“William D. Rogers, a lawyer who helped plan the Kennedy and Johnson administrations’ approach to Latin America and then served as a principal policymaker for the region during the Ford administration, died Sept. 22 near his home in Upperville, Va. He was 80.
Mr. Rogers, a devotee of fox hunting, died during a hunt after suffering a heart attack while riding his favorite horse, Isaiah, his son William said….
His son William said his father was declared dead almost immediately by a doctor participating in the fox hunt. An Episcopal priest was called, the hounds were collected and the hunters gathered for a short service on the spot.
‘One by one, they rode past him and tipped their hats,’ William said.”
“At any time, God can cancel a life. ‘So teach us to number our days,’ as the King James Version has it, ‘that we may apply our hearts unto wisdom.’….
The ancient Hebrew word for the shadowy underworld where the dead go, Sheol, was Christianized as ‘Hell,’ even though there is no such concept in the Hebrew Bible. Alter prefers the words ‘victory’ and ‘rescue’ as translations of yeshu’ah, and eschews the Christian version, which is the heavily loaded ‘salvation.’ And so on. Stripping his English of these artificial cleansers, Alter takes us back to the essence of the meaning. Suddenly, in a world without Heaven, Hell, the soul, and eternal salvation or redemption, the theological stakes seem more local and temporal: ‘So teach us to number our days.'”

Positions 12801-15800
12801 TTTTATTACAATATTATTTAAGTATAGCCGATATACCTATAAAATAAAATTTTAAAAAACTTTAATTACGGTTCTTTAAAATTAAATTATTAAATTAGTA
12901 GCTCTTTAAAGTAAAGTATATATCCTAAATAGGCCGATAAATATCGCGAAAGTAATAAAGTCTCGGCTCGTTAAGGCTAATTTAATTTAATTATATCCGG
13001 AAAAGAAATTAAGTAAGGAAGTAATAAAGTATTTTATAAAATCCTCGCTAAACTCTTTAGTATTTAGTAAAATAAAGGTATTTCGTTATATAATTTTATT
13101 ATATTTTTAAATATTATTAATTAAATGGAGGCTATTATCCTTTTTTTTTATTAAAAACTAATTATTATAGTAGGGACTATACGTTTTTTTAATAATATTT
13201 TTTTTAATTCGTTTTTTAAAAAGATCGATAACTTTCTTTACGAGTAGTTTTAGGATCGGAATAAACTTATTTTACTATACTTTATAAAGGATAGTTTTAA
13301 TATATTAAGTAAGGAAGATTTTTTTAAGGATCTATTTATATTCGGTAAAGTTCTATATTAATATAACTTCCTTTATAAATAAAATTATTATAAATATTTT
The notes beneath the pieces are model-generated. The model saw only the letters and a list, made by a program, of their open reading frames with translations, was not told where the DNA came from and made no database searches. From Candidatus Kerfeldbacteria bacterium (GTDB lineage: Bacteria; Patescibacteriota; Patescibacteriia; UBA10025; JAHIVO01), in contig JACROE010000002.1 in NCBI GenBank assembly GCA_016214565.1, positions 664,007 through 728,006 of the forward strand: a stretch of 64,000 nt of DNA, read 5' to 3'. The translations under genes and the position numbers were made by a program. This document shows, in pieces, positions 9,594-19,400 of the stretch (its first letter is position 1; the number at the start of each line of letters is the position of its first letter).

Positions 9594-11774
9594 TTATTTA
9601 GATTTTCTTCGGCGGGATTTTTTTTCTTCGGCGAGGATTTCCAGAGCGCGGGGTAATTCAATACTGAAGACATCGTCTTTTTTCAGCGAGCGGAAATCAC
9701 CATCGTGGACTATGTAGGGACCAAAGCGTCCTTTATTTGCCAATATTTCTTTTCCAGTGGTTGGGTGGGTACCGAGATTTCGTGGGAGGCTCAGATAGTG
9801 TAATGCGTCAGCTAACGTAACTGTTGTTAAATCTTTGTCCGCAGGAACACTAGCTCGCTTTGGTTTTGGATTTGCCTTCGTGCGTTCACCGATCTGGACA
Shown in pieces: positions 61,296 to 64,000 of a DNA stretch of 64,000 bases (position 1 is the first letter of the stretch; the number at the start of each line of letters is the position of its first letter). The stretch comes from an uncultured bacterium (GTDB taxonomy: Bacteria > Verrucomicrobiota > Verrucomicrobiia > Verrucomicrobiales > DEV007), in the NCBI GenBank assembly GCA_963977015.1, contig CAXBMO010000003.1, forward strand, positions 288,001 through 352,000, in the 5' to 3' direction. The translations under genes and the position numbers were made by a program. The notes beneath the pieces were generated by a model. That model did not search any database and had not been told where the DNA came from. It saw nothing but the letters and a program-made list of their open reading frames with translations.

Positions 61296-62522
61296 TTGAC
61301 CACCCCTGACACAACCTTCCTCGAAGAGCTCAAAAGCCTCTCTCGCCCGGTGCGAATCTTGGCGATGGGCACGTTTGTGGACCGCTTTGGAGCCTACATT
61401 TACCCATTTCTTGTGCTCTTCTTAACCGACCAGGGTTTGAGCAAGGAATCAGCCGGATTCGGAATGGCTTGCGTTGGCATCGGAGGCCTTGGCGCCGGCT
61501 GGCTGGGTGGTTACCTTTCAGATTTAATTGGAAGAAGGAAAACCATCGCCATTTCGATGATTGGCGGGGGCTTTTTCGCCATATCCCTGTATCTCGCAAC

The reference to “numbering our days” recalled Saturday morning’s Yom Kippur entry on the days numbered 8/09 and 9/12. Here is another such entry, courtesy of the Pennsylvania Lottery:
For a midrash, see last year’s 7/07 and 2/10 as well as this year’s 7/07 and 2/10.
On Oct. 10, Stephen King opens the new season of “Selected Shorts” at Symphony Space as the host of readings from “The Best American Short Stories 2007,” which he guest-edited. (www.symphonyspace.org.)
"The lunatic, the lover, and the poet, said Shakespeare, are of imagination all compact. He forgot the mathematician…. Those who win through to the end of The Magic of Numbers will be for the rest of their lives in touch with the accessible mystery of things."
"Lear becomes almost lyrical. 'When thou dost ask me blessing, I'll kneel down/ And pray, and sing, and tell old tales, and laugh/ At gilded butterflies, and hear poor rogues/ Talk of court news; and we'll talk with them too/ Who loses and who wins; who's in, who's out– And take upon's the mystery of things/ As if we were God's spies.' That is a remarkable, haunting passage."